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Gaius Valerius Catullus (Catullus)

Gaius Valerius Catullus (Catullus)

Before 80-After 54 b.c.e.



The New Poets. Catullus was born in Verona into a wealthy family, probably in the late 80s B.C.E. He owned estates in Tibur and the Peninsula Sirmio in Lake Garda. His father, who was personally acquainted with powerful Roman figures such as Metellus and Julius Caesar, sent Catullus to Rome for his education. Having little or no political ambition, he joined a group that Cicero called the “new poets” (for their innovative approach to poetry), and fell in love with a woman whom, in his passionate love poems, he calls Lesbia. According to an ancient source she was Clodia, the wife of Metellus and sister of Cicero’s nemesis, Clodius. At one point Catullus traveled to Asia Minor, where he also visited his brother’s grave near Troy. The theory that he turned to writing mime for the stage in the 50s B.C.E. is attractive. He died some time after 54 B.C.E.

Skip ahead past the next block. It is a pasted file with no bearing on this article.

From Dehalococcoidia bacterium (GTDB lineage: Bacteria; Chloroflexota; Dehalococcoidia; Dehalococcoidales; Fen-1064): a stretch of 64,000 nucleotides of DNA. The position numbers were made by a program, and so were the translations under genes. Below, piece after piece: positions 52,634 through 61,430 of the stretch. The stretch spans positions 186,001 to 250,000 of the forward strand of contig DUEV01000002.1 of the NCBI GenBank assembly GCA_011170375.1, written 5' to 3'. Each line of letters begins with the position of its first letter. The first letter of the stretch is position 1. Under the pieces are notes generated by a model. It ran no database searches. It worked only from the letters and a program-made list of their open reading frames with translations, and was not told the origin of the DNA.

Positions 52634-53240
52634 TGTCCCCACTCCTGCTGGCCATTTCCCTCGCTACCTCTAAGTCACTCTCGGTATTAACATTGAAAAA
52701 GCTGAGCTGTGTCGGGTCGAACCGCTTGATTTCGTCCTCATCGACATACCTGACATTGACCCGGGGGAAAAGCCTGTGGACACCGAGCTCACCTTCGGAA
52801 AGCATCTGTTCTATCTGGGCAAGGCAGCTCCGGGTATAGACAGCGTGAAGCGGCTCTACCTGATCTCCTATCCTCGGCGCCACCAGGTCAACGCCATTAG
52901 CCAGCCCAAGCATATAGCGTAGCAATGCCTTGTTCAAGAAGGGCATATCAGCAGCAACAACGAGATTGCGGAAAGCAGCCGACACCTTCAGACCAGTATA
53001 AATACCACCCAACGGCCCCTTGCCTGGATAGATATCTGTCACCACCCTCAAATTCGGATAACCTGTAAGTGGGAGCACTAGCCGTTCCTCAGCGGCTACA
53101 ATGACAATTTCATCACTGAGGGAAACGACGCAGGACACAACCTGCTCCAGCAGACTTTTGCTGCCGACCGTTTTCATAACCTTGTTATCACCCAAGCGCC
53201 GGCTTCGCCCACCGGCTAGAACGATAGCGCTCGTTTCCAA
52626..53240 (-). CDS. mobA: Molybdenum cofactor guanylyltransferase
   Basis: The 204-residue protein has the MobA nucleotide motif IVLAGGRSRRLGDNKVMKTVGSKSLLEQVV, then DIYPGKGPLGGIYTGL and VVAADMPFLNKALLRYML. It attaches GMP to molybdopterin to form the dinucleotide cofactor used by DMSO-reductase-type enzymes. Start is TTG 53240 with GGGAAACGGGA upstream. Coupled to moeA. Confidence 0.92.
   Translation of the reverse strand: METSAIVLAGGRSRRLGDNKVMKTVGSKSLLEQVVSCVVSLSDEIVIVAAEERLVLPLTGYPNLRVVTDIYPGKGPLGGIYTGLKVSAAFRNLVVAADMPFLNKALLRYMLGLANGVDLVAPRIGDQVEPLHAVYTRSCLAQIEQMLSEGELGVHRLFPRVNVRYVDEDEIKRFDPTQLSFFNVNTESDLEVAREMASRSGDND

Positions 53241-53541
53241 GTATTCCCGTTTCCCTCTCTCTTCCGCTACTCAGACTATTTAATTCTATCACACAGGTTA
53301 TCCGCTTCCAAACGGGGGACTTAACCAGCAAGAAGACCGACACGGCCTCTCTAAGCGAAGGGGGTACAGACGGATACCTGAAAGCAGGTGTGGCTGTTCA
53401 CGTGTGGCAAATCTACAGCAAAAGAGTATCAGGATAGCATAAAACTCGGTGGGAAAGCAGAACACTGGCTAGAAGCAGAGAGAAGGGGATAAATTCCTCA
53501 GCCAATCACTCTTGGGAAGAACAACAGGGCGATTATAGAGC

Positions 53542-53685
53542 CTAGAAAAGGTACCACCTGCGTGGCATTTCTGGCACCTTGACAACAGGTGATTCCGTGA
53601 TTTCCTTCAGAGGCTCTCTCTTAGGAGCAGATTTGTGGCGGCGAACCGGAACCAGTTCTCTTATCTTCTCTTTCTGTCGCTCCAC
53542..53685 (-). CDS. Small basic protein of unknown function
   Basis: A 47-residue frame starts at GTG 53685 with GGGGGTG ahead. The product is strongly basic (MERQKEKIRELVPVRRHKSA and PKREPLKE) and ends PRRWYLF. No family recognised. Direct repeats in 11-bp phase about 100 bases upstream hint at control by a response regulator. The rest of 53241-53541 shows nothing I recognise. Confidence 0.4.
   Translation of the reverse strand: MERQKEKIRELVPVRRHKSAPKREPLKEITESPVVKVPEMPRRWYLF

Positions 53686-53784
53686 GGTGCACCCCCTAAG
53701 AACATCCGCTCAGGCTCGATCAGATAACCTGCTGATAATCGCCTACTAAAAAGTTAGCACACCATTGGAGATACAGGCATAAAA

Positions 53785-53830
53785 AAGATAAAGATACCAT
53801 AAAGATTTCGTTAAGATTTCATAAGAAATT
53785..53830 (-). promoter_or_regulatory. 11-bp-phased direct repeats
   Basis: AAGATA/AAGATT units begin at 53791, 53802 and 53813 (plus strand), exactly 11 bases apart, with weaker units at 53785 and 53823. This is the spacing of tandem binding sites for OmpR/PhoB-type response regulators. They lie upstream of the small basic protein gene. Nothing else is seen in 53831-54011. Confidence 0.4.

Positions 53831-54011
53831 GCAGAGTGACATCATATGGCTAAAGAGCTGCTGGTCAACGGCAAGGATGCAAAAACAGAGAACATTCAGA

William W. Batstone, “Catullus,” in Ancient Roman Writers, Dictionary of Literary Biography, volume 211, edited by Ward W. Briggs (Columbia, S.C.: Bruccoli Clark Layman / Detroit: Gale Group, 1999), pp.41-53.

Micaela Janan, “When the Lamp is Shattered”: Desire and Narrative in Catullus (Carbondale: Southern Illinois University Press, 1994).

Timothy P. Wiseman, Remus: A Roman Myth (Cambridge & New York: Cambridge University Press, 1995).

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